A beam gazing into the heart of the Sun: The weather on our local star affects our own. A satellite is probing the patterns, say Heather Couper and Nigel Henbest

WEATHER affects us all - and not just earthly weather. We are almost totally dependent on the Sun, our local star, for heat, light and energy, so changes in its weather can seriously influence us. Dr Keith Strong, a solar physicist, says: 'From radio communication disruptions to satellite malfunctions to power outages to weather and climate changes, small variations on the Sun can affect us all in profound ways.'

The Sun has a well-documented long-term weather cycle. Roughly every 11 years, the number of sunspots - darker, cooler regions on the Sun's gaseous surface - builds to a maximum and then dies away again.

The underlying cause is thought to be due to the periodic build-up and decay of the magnetic field in the Sun's surface layers. Spots are places where loops of magnetic flux push up through the surface and into the Sun's atmosphere, forming what is known as an 'active region'. If loops of different active regions ever touch, the result is the solar equivalent of a short-circuit - a flare.

Solar flares pack the energy of millions of nuclear bombs, and blast clouds of fast-moving electrically charged particles into the solar system. When these particles hit the Earth, they affect its atmosphere and magnetic field - sometimes leading to the effects described by Dr Strong.

Although the Sun's weather cycle has been carefully observed, it is not well understood. But now solar physicists have a tool to help them comprehend our Sun's ever-changing moods: the Japanese satellite Yohkoh.

The satellite (its name means 'sunbeam') was launched on 30 August 1991 into an elliptical Earth orbit, containing a battery of equipment from Japanese, US and British researchers. Rather than look at the Sun's surface, the instruments are concentrating on its pearly corona - the glowing atmosphere that ordinary mortals only get to see during a total eclipse.

The corona is the starting point for solar wind, a stream of charged particles that boils off the Sun ceaselessly, buffeting the planets as it goes. It is also the site of flares, and 'coronal holes', which appear to be responsible for generating high-speed streams in the solar wind.

One of the most mysterious features about the corona is its very high temperature: one to three million degrees Celsius, and as high as 100 million degrees Celsius during solar flares. Dr Strong, whose company, Lockheed, built the soft X-ray telescope (SXT) on board Yohkoh, explains: 'We're trying to understand why there is a corona on the Sun at all. This star has a surface temperature of a few thousand degrees and yet its outer atmosphere has a temperature of between two and three million degrees. That's very strange.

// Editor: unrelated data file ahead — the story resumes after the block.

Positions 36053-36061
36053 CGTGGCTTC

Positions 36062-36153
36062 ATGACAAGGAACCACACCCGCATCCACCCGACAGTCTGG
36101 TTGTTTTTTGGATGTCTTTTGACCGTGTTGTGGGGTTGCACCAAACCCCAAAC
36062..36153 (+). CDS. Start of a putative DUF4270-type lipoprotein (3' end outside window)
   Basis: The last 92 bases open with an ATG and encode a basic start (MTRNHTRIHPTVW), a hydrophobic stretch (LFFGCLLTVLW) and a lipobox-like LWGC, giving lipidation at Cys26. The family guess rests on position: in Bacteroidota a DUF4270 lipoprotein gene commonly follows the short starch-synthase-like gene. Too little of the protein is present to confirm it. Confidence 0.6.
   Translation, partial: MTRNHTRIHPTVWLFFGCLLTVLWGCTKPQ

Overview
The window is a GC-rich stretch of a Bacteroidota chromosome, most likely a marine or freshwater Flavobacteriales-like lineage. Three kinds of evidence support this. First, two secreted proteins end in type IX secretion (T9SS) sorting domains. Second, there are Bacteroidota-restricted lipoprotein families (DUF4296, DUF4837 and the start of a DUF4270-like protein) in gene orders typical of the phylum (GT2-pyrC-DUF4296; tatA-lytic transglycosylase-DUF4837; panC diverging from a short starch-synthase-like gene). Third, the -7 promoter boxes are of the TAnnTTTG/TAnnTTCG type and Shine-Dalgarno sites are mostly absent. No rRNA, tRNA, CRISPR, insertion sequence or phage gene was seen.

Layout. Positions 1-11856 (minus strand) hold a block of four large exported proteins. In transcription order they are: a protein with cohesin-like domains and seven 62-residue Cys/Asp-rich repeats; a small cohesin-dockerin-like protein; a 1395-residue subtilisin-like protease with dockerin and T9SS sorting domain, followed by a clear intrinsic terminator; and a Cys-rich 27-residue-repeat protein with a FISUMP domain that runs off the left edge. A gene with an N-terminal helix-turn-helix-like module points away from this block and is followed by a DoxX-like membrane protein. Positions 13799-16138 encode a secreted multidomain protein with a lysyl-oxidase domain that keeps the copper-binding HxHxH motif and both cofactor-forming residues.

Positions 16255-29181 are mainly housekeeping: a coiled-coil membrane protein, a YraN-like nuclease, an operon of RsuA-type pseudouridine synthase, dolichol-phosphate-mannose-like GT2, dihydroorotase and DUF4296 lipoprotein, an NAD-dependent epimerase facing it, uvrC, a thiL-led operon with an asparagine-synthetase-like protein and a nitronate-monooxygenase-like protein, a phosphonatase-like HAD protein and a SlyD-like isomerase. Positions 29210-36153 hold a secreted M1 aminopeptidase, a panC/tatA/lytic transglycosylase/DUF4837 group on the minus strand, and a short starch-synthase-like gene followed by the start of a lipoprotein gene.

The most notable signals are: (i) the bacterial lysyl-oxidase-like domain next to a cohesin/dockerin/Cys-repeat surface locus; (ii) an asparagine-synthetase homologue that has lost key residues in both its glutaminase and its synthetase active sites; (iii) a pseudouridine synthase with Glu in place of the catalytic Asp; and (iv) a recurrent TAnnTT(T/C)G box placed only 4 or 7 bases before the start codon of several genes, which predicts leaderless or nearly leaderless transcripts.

'You can't heat an atmosphere to several million degrees with something that is only a few thousand degrees. Some other form of heating must be going on.'

The SXT takes pictures of the Sun's corona that record changes taking place over seconds and minutes - a vast improvement on old observations, such as Nasa's Skylab mission, which could only see changes over periods of hours.

During the next few years, Yohkoh will add to our understanding of the Sun's weather, and how it affects the planets. Given our record on Earth, however, to be able to predict the Sun's weather will be another matter altogether.

The planets

IF you didn't spot Mercury last month, that's it until June. This month, it moves into line with the Sun ('interior conjunction'), and is drowned in its glare. By the end of the month, Venus, too, will have moved into line with the Sun and disappeared from our skies.

Mars is also on the way out, fading by a half this month as the Earth draws away. Because the 'overtaking manoeuvre' between Earth and Mars is over, the Red Planet has resumed its 'direct motion', and is heading towards Castor and Pollux.

Jupiter is the 'star' of the month. On 30 March, it stands at 'opposition': opposite the Sun in its orbit, and closest to Earth at 660 million kilometres (390 million miles). It is also, at magnitude -2.4, more than twice the intensity of the brightest star, Sirius. On 10- 11 March the Moon will lie eight moonwidths south of Jupiter.

Saturn is just visible in the dawn twilight low in the south-east as a bright 'star' in Capricornus.

The stars

THE sight of Leo the lion riding high in the sky is a sure sign that spring is just around the corner. In the northern spring, the stars of Cancer, Leo and Virgo lie away from the Sun, so we get a good view of them in our night skies.

Leo is one of those rare constellations that looks like its namesake: a crouching lion. The 'head' is a sickle-shaped pattern of six stars, while the rest of its body stretches out to the left. In legend, Leo was the lion killed by Hercules as the first of his 12 labours, and it is one of the most ancient of the constellations.

The bright star Regulus, at the base of the sickle, marks Leo's heart. This blue-white star, 85 light years away, lies close to the Moon's path in the sky, and was often used by sailors as a navigational guide.

To see Leo's chief glory, however, you need a small telescope. Focus it on Algeiba, the star that marks the band in Leo's neck. Instead of one star, you will see two: a pair of golden-yellow orbs, one slightly fainter than the other, waltzing in a cosmic dance lasting almost seven centuries.


(After 28 March, times are BST)

1 3.46pm Moon at first quarter

8 9.46am Full Moon

9 Mercury at inferior conjunction

15 4.17am Moon at last quarter

20 2.41pm Spring Equinox

23 7.15am New Moon

28 2am British Summer Time begins (clocks forward)

30 Jupiter at opposition

31 5.10am Moon at first quarter

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